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Paul Sandby RA, 1731–1809, British

North West View of Wakefield Lodge in Whittlebury Forest, Northamptonshire

Former Title(s):

View of Wakefield Lodge in Whittlebury Forest, Northamptonshire

Additional Title(s):

North East View of Wakefield Lodge...

Watercolor with pen and gray ink and touches of gold paint over graphite on medium, slightly textured laid paper laid down on thick, cream, moderately textured wove paper mount
Sheet: 16 3/4 x 33 1/4 inches (42.5 x 84.5 cm) and Mount: 19 7/8 x 36 inches (50.5 x 91.4 cm)

Inscribed in gold paint, on mount, lower center: "North West View of WAKEFIELD LODGE in Whittlebury Forest"

Signed and dated in gold paint, lower left: "P. Sandby 1767"

Credit Line:
Yale Center for British Art, Paul Mellon Collection
Copyright Status:
Public Domain
Accession Number:
Drawings & Watercolors
Prints and Drawings
Subject Terms:
boat | carriage | cattle | cattle | clouds | figures | forest | landscape | men | north | river | sailboat | sky | trees | west | women
Associated Places:
Europe | Northamptonshire | United Kingdom | Whittlebury
Accessible by request in the Study Room [Request]
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Located in Whittlebury Forest, Wakefield Lodge was an imposing hunting lodge designed by William Kent for the 2nd Duke of Grafton. Its completion was overseen by the 3rd Duke of Grafton (short-lived prime minister from 14 October 1768 to 28 January 1770), who continuously increased the size of the estate. Having been trained as a topographer, Sandby felt particularly at ease with estate portraiture. He chose to depict Wakefield lodge from a distance rather than at close range, thereby displaying the property in its wider setting. As is often the case in Sandby’s oeuvre, the artist peppered his composition with references to estate life. The grazing horses remind the viewer that the majestic 250-acre park was host to the Wakefield Lawn Races, while the wary herd of stags is evocative of the Grafton Hunt. Sandby’s artistic aspirations never prevented him from adding a touch of lightness: one cannot help noticing a raggedy couple surreptitiously bundling wood and hiding behind a tree as a phaeton approaches, making this an exquisite scene of rustic burlesque. Although not as frequently depicted by Sandby as Windsor views, Wakefield Lodge was the subject of some repetitions as well. The present work was one of two Wakefields exhibited at the Society of Artists in 1767. Sandby also produced two watercolors from different viewpoints that were later engraved by M.A. Rooker for “A Collection of Landscapes”, published in London in 1777. Other versions of the lodge were made the next year for the “Copperplate Magazine”, to which Sandby contributed many designs. These endeavors are telling of the artist's condition: by hanging his work on the walls of the Society of Artists, Sandby most likely hoped to attract private and wealthy patrons wishing to have their own estates depicted in a similar fashion; by providing designs to publishers, he could make a decent living while courting a larger public.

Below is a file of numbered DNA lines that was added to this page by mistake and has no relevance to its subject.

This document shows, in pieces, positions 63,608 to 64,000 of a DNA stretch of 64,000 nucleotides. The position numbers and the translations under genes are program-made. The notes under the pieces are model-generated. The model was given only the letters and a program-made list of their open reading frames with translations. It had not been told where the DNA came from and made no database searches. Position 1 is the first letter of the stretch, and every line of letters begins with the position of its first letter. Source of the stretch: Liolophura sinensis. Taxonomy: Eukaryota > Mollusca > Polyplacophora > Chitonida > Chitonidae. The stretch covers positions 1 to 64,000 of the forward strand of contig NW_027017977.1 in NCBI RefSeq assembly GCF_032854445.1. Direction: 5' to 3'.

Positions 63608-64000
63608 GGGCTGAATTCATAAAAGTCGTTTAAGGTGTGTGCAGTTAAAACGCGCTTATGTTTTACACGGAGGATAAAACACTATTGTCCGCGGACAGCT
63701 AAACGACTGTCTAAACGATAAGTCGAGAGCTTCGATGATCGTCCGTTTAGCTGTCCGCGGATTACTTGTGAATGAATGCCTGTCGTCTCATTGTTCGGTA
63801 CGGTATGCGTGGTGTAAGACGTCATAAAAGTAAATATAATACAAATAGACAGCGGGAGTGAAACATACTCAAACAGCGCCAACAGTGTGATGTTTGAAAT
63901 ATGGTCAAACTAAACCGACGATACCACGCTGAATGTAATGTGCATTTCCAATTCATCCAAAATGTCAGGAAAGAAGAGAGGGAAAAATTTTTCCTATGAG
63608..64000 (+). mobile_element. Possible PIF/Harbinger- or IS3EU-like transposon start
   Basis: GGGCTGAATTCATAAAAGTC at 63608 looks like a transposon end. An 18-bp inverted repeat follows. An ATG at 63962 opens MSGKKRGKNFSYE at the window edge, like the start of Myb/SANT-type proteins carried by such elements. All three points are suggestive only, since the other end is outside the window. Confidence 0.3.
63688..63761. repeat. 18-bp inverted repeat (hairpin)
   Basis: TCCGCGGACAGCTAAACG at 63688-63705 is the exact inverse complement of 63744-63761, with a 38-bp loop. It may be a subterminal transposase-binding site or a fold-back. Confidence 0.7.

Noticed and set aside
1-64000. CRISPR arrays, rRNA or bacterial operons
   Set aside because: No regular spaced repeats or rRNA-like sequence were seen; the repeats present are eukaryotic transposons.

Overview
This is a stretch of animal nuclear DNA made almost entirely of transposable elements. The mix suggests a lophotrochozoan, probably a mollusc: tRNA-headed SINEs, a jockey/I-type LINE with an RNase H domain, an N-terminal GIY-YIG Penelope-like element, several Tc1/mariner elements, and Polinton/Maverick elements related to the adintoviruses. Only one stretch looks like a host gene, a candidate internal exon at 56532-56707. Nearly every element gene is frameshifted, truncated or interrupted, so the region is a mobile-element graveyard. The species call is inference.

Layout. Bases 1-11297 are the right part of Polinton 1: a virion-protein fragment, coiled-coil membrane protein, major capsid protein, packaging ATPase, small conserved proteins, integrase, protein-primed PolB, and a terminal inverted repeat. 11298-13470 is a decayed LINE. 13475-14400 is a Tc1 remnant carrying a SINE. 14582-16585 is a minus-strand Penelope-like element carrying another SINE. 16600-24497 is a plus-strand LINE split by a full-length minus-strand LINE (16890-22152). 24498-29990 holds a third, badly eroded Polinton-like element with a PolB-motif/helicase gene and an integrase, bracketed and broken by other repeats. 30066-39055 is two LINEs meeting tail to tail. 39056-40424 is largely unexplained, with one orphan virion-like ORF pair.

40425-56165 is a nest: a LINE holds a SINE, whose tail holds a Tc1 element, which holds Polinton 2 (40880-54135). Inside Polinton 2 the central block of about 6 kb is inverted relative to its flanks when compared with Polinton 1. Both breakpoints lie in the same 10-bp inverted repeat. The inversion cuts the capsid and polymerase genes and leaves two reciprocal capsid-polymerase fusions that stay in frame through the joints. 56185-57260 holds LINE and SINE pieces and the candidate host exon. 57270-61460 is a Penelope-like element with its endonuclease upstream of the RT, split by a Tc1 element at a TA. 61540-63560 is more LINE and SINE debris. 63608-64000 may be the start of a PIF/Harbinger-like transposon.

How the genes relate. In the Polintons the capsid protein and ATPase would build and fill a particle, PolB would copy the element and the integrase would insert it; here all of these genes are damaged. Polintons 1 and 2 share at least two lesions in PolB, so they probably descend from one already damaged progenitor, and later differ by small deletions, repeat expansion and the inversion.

John Baskett, Paul Mellon's Legacy: a Passion for British Art: Masterpieces from the Yale Center for British Art, , Yale Center for British Art, New Haven, CT, 2007, p. 256, no. 33, pl. 33, N5220 M552 P38 2007 OVERSIZE (YCBA)

British Art at Yale, Apollo, v.105, no. 182, April 1977, p. 271, N5220 M552 A7 1977 OVERSIZE (YCBA) Published as April 1977 issue of Apollo; all of the articles may also be found in bound Apollo Volume [N1 A54 105:2 +]

Country houses in Great Britain., Yale Center for British Art, New Haven, 1979, pp. 74-75, no. 61, N6764 Y34 1979 (YCBA)

Lady Lever Art Gallery, British watercolours and drawings, Lord Leverhulme's collection in the Lady Lever Art Gallery , Liverpool University Press, Liverpool, 2010, p.169, fn 937, N1455 A85 OVERSIZE (YCBA)

Angeliki Lymberopoulou, Art & visual culture, a reader , Tate Publishing, London, 2012, pp. 177, 180-82, N5300 .A683 2012 (YCBA)

Graham Reynolds, English Landscape 1630-1850, Apollo, vol.105, no. 182, April 1977, p. 271, N1 A54 105:2 + (YCBA) Another copy of this article may be found in a separately bound and catalogued copy of this issue located on the Mellon Shelf [call number : N5220 M552 A7 1977 + (YCBA)]

David H. Solkin, Art in Britain 1660-1815, Yale University Press, New Haven, 2015, pp. 215-16, 259, fig. 218, N6766 S65 2015 OVERSIZE (YCBA)

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